Thursday, March 19, 2009

Augustine the Inerrantist (and Justin too)

Nick Norelli at Rightly Dividing the Word of Truth has an interesting post on Justin Martyr and his view of inerrancy (link). I would, however, respectfully disagree that Justin's is the strongest statement of inerrancy we see in the early church. I find similarly strong statements in other church fathers, such as in Augustine who affirmed both inerrancy and Sola Scriptura, even while affirming the fallibility of Peter and recognizing that the New Testament was consciously written as Scripture:
5. But he answers, "What did Paul find to criticize in Peter?" What else but what he said himself, what he wrote himself? He himself composed a letter as a record, he left it to posterity to be read in the Church. What can I safely believe in the divine books, if I don't believe what is written in that letter? It's an apostolic letter, it's a canonical letter. It's a letter from Paul, who labored more than them all; not he, though, but the grace of God with him (1 Cor 15:10). So it's a letter from the grace of God. And if we recall who was speaking in him, it's a letter from Christ. Or do you wish, he says, to have experience of the one who is speaking in me, Christ? (2 Cor 13:3). Listen, and fear. He said "experience," not a pretense. But if you don't think that's enough, listen to his own public assertion, in which he even calls God to witness. This is how he started the tale of what he was going to point out, as though foreseeing that there would be some people who queried the truth of it: But what I am writing to you, he said, see before God that I am not lying (Gal. 1:20). So then, when he calls God to witness like that, is he lying, seeing that without any calling of God to witness the mouth that lies, it says, will kill, not the body, but the soul (Wis 1:11)? I beg you, don't let Paul be killed in the soul for Peter's sake; they were both killed together in the flesh for Christ's sake.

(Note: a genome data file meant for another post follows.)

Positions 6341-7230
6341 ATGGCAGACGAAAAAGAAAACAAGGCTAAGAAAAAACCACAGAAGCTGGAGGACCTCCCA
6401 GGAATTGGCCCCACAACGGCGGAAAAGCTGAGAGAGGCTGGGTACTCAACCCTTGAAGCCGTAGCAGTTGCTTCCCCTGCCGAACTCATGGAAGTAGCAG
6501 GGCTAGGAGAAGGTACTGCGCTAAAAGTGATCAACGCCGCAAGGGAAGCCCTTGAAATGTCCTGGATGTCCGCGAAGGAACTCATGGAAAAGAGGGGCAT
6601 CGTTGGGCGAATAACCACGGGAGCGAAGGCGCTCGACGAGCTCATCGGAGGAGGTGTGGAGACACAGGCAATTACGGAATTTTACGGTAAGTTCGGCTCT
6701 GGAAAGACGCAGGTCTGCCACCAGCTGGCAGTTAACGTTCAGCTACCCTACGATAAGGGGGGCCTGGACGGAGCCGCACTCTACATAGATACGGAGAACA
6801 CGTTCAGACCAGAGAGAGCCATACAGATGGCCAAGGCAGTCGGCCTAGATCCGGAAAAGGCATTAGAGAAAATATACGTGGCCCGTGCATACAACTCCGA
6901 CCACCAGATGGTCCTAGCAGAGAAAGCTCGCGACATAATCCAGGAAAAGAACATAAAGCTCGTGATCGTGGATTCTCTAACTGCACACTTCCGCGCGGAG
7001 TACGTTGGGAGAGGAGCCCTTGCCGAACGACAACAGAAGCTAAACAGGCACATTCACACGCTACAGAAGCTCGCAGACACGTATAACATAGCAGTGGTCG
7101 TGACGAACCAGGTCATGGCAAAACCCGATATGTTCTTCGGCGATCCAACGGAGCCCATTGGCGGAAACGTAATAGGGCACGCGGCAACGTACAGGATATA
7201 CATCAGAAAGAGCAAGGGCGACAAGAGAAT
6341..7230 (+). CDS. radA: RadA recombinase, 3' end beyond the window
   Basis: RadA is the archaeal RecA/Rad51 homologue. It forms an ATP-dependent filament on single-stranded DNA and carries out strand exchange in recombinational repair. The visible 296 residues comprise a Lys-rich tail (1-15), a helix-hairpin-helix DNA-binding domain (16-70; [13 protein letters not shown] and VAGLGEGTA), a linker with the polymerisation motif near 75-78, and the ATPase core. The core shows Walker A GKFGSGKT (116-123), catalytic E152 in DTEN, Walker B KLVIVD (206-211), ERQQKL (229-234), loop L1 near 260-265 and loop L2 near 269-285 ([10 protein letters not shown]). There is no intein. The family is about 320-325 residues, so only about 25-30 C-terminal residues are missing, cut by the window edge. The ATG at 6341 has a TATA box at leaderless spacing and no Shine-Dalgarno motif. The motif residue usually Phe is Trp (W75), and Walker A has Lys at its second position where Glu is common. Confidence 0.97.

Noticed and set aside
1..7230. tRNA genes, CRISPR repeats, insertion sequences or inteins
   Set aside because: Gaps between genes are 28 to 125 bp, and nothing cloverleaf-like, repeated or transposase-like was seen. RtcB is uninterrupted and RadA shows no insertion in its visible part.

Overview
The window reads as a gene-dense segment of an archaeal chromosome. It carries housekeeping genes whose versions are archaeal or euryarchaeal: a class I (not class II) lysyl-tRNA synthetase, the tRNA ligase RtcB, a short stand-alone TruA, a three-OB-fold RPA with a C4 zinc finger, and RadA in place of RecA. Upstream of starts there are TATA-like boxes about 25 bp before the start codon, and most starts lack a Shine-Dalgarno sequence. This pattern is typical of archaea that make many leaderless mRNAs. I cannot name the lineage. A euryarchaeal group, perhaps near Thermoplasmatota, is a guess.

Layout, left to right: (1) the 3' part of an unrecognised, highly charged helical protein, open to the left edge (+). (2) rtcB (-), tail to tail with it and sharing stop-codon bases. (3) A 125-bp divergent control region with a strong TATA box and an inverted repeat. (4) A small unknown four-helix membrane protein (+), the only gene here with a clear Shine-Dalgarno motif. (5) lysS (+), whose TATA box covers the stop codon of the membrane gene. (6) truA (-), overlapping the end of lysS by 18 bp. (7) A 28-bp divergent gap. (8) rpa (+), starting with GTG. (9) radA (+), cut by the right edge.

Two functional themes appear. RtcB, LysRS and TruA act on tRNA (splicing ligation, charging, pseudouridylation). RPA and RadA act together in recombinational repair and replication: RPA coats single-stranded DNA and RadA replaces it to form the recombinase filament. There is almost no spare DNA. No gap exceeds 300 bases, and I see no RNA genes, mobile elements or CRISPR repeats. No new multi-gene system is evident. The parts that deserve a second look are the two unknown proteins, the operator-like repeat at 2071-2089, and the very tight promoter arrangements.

Augustine, Sermon 162C, Section 5 (The Works of Augustine, Sermons III/11, New City Press, 1997, p. 169)

I realize that a few people are going to read everything Augustine said in that section and home in on the allusion to Wisdom 1:11, losing track of everything else that was said. I hope that if you're one of those people you'll think about re-reading the paragraph, setting that issue aside. Although Augustine does seem to allude to (or even quote from) a verse from the Book of Wisdom, he doesn't identify that book as the canonical Scriptures here. Instead, the canonical Scriptures being discussed here are Paul's own epistle to the Galatians.


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